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- MATERIALS AND METHODS
- FUNDING SUPPORT
- CONFLICT OF INTEREST DISCLOSURES
Radiation therapy is the only curative treatment modality for nonmetastatic squamous cell carcinoma of the nasopharynx. Concurrent chemoradiation is the standard treatment strategy for nasopharyngeal cancer (NPC) in locally advanced stages (defined as a tumor classification of T3/T4 or positive lymph node [N+] status).[1-6] However, the results after such treatment are suboptimal. Clearly, novel treatment strategies are needed to further improve patients' survival rates.
The addition of a taxane to cisplatin and 5-fluorouracil (5-FU) (ie, the TPF regimen) before radiotherapy or concurrent chemoradiation has resulted in significantly improved treatment outcomes, including overall survival, in patients with head and neck squamous cell carcinoma (HNSCC), excluding NPC.[7-9] Such synergistic effects provided by TPF chemotherapy are equally attractive for its use in locoregionally advanced NPC. Therefore, we initiated 2 prospective phase 2 clinical trials in 2007—1 for stage III NPC and another for nonmetastatic stage IV NPC—to evaluate the efficacy and safety of induction TPF chemotherapy followed by concurrent chemoradiation using 3-dimensional (3D)-conformal radiotherapy (3D-CRT) or intensity-modulated radiotherapy (IMRT). Here, we report the 3-year outcomes from those trials.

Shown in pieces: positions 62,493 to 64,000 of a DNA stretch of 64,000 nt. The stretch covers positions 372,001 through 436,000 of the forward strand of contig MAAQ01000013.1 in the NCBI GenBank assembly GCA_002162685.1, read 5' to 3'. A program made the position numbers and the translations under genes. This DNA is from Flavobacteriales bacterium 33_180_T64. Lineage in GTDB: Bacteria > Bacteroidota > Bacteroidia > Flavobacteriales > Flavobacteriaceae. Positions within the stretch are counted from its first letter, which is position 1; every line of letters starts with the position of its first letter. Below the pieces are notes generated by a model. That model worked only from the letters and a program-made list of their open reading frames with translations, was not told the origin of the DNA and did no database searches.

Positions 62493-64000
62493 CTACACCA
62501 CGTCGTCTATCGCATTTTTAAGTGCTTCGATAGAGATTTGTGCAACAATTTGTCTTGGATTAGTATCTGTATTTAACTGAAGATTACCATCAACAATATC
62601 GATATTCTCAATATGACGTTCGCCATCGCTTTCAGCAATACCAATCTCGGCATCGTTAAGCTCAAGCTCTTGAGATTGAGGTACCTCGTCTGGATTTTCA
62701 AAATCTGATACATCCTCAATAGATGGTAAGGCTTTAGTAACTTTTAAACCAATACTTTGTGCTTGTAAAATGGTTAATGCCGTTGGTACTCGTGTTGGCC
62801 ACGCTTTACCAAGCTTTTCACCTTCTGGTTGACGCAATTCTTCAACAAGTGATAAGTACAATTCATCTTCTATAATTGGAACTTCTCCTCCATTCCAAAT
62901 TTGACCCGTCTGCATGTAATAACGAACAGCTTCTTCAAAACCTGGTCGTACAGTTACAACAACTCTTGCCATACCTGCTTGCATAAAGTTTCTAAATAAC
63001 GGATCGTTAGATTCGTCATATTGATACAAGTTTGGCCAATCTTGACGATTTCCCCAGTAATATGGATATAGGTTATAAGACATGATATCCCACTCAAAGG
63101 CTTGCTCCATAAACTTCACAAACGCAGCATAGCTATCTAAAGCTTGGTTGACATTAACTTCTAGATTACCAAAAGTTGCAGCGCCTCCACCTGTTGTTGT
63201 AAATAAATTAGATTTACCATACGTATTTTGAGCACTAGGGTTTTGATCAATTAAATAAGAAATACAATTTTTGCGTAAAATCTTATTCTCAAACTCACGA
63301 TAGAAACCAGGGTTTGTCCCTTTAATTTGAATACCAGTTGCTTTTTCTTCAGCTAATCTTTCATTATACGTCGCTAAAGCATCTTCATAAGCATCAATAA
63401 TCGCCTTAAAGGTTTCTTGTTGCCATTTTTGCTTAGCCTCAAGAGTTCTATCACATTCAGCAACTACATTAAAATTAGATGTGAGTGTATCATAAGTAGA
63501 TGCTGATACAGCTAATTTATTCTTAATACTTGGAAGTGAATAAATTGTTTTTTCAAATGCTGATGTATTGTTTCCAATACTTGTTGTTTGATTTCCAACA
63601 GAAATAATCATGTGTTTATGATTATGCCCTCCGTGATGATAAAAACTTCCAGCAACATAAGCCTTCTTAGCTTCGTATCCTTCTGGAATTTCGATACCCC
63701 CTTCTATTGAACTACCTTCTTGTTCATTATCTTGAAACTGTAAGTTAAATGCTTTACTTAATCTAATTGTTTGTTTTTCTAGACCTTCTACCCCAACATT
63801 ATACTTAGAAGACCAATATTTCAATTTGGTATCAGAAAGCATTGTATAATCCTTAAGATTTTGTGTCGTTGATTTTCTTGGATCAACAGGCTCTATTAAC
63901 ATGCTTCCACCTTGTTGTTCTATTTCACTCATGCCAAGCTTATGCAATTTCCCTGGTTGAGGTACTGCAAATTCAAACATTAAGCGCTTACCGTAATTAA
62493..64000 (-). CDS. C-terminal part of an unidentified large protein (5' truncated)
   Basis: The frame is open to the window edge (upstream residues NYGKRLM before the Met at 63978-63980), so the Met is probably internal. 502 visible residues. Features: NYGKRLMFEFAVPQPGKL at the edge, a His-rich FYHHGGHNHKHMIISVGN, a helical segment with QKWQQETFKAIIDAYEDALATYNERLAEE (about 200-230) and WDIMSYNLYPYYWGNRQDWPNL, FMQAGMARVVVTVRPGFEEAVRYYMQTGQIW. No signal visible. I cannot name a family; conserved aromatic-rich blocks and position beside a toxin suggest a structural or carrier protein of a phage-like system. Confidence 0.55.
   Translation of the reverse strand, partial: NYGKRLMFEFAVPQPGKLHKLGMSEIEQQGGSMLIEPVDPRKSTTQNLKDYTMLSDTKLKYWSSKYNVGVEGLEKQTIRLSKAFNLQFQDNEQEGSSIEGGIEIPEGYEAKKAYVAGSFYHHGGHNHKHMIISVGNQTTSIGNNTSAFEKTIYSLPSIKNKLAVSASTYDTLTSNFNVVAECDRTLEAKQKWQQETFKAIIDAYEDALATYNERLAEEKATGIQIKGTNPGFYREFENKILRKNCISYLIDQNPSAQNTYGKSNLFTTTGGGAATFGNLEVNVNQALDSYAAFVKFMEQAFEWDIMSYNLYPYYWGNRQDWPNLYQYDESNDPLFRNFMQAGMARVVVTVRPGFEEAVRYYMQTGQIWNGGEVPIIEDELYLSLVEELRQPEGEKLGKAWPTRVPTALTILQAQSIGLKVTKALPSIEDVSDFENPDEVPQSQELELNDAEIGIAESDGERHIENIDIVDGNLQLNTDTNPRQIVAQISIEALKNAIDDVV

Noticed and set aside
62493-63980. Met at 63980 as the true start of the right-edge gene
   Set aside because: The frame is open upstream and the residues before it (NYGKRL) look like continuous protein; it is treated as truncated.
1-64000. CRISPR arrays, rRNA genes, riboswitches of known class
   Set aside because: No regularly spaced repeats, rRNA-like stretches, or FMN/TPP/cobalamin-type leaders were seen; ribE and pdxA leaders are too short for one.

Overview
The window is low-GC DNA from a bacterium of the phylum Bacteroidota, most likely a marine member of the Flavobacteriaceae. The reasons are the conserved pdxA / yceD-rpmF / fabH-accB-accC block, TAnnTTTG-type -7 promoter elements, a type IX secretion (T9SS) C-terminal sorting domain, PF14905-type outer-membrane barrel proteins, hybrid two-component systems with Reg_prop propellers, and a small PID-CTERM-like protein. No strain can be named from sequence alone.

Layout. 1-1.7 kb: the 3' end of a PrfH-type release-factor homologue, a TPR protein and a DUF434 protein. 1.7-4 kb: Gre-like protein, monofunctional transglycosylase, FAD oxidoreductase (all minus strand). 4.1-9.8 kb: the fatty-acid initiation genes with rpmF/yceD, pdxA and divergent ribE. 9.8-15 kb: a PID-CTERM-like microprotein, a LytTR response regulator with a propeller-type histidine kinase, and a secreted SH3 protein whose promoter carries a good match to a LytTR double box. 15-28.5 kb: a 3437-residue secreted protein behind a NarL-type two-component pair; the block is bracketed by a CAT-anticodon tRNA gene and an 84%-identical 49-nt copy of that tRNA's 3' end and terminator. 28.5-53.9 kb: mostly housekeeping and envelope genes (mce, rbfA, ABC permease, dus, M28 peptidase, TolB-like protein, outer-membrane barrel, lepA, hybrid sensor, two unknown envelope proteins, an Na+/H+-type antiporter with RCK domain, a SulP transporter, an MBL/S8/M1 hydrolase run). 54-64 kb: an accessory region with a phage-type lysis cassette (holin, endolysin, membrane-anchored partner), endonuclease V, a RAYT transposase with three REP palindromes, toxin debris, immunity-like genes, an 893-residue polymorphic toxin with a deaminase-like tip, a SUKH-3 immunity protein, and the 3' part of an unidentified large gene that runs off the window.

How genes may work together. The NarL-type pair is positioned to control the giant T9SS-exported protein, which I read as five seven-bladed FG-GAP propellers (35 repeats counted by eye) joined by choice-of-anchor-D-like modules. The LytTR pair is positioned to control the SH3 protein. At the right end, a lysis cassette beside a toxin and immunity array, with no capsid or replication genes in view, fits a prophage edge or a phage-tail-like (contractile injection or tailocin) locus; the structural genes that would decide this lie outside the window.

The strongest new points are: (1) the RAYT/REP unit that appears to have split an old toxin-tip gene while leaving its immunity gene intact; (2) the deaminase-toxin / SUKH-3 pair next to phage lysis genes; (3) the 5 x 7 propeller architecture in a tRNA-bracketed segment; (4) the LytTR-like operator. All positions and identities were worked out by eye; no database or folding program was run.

- Top of page
- MATERIALS AND METHODS
- FUNDING SUPPORT
- CONFLICT OF INTEREST DISCLOSURES
The primary objective of the 2 phase 2 trials we are reporting here addressed the efficacy of induction docetaxel, cisplatin, and 5-FU (the TPF regimen) used with a standard chemoradiation regimen for stage III and stage IVA/IVB NPC. In particular, we focused on OS as the primary endpoint for patients who received the triple combination of TPF followed by concurrent chemoradiation. The results demonstrated a significant improvement in OS to 94.8% for patients with stage III NPC and to 90.2% for patients with nonmetastatic stage IV NPC after 3 years of follow-up. Furthermore, the triple combination of TPF was well tolerated when used before the standard chemoradiation strategy for NPC.